The first component of the Empowered Families Kansas project will focus on establishing new, residential and non-residential specialized advocacy mentorship services available to youth (Tweens and Teens) exposed to domestic violence, and their non-abusing parents or caregivers, that are developmentally, culturally, and linguistically appropriate, as well as evidence- and trauma-informed. To accomplish this, KCSDV has partnered with six of its member domestic violence advocacy programs that will serve as project implementation sites. These implementation sites are: 1) Family Crisis Services, Inc. located in Garden City, Kansas; 2) Hope Unlimited, Inc. located in Iola, Kansas; 3) Harvey County Domestic Violence/Sexual Assault Task Force, Inc. located in Newton, Kansas; 4) Safehouse Crisis Center, Inc. located in Pittsburg, Kansas; 5) Domestic Violence Association of Central Kansas, Inc. located in Salina, Kansas; and 6) StepStone, Inc. located in Wichita, Kansas. This component of the project is expected to serve at least 300 youth exposed to domestic violence and their non-abusing parents or caregivers.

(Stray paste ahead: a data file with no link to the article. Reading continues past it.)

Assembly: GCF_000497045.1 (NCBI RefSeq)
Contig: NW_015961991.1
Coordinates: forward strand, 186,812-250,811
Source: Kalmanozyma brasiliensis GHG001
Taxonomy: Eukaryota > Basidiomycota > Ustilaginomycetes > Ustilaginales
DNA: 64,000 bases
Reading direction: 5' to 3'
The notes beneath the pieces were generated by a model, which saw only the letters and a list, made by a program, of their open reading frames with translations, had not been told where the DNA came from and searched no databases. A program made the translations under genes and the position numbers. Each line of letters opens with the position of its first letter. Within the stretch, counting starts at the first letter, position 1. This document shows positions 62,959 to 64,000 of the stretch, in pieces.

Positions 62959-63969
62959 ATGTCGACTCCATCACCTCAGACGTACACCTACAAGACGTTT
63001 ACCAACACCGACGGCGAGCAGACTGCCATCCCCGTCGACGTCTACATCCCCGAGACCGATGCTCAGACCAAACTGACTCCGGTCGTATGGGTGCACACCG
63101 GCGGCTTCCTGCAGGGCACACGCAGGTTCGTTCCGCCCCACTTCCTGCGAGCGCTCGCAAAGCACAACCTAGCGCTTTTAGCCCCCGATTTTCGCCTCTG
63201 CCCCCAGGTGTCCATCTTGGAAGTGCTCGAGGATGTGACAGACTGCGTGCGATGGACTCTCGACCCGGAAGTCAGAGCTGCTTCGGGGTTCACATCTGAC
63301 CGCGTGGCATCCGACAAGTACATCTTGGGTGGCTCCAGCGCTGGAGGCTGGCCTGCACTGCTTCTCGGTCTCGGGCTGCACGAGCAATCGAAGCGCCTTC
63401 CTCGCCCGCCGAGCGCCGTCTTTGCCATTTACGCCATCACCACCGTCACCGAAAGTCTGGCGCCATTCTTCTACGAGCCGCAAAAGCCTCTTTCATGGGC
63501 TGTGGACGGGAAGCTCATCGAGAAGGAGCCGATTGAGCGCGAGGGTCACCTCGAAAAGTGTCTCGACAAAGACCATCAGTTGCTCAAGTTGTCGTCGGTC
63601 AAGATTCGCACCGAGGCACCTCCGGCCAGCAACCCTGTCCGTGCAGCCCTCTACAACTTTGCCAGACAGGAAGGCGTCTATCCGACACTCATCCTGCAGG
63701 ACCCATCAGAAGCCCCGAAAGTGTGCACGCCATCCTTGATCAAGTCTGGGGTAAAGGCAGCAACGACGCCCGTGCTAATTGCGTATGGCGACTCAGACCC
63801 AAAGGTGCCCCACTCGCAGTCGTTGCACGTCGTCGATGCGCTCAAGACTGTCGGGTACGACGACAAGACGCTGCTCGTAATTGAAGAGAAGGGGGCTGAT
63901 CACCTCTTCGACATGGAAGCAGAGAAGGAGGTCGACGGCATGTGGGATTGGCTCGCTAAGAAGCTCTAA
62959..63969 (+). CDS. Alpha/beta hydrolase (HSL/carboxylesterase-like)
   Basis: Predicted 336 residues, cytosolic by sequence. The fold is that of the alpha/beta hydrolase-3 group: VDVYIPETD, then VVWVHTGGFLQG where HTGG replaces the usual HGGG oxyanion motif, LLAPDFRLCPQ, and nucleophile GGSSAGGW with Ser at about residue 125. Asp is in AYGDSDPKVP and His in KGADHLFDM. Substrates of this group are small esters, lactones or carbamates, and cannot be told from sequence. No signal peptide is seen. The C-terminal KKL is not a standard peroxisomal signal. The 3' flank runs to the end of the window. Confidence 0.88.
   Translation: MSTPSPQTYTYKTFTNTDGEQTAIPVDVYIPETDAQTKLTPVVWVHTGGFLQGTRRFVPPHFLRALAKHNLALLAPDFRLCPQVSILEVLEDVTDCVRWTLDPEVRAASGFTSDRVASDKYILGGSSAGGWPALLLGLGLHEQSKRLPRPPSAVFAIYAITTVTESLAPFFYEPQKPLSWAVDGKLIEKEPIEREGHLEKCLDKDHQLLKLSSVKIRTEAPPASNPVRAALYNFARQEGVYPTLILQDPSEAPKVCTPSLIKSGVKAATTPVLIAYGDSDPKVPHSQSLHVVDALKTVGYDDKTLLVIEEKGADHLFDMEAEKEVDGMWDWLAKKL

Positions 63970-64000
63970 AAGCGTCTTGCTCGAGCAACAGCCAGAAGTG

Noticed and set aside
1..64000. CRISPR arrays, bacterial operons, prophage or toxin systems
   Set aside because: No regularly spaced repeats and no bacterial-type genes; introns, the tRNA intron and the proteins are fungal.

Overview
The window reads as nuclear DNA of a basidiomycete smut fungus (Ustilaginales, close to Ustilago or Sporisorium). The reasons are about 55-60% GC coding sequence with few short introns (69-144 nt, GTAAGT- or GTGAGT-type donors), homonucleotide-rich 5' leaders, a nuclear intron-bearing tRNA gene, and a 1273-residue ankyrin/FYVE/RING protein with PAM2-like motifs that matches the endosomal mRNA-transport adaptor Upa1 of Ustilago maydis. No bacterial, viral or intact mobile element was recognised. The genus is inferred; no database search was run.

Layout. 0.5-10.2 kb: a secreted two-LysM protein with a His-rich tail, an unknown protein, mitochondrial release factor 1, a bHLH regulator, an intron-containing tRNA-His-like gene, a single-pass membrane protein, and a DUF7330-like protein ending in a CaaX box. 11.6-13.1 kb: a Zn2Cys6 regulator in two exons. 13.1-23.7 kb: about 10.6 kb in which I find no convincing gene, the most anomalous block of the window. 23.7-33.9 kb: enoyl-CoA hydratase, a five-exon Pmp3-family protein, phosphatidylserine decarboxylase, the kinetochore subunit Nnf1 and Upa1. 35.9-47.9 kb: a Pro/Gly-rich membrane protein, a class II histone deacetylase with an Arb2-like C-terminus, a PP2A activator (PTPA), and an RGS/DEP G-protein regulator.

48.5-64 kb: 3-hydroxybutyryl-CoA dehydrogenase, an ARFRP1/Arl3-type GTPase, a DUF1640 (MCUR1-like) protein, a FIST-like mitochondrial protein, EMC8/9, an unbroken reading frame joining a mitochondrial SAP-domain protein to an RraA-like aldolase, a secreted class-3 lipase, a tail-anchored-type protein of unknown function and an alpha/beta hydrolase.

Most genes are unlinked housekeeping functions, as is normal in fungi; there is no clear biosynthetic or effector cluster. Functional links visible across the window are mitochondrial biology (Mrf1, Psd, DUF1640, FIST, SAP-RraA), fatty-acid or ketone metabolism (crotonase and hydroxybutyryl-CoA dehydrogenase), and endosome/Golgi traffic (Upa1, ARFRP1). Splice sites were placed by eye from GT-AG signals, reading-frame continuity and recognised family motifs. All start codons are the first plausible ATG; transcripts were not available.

The second component of the project focuses on enhancing and expanding the statewide capacity of all 25 Kansas domestic violence advocacy programs to provide advocacy services to children and youth exposed to domestic violence and their non-abusing parents or caregivers that are developmentally, culturally, and linguistically appropriate, as well as evidence- and trauma informed. KCSDV will provide resources with guidelines and strategies, training, and technical assistance to accomplish this project component.
Finally, the third component of the project focuses on improving the response by child protective services and child welfare professionals statewide to the needs of children and non-abusing parents when addressing the co-occurrence of domestic violence and child welfare-related issues. KCSDV will provide resources with guidelines and strategies, training, and technical assistance to accomplish this project component.
Maine Behavioral Healthcare’s Project BRAID: Building Resilience in Areas Impacted by Domestic Violence is a comprehensive program of training, technical assistance, and trauma treatment provision aimed at improving system responses to non-abusing parents and their children and youth exposed to domestic violence. Through these efforts and in partnership with domestic violence resource centers in targeted communities, parent competencies and well-being will be increased, and the trauma symptoms of children and youth will be decreased.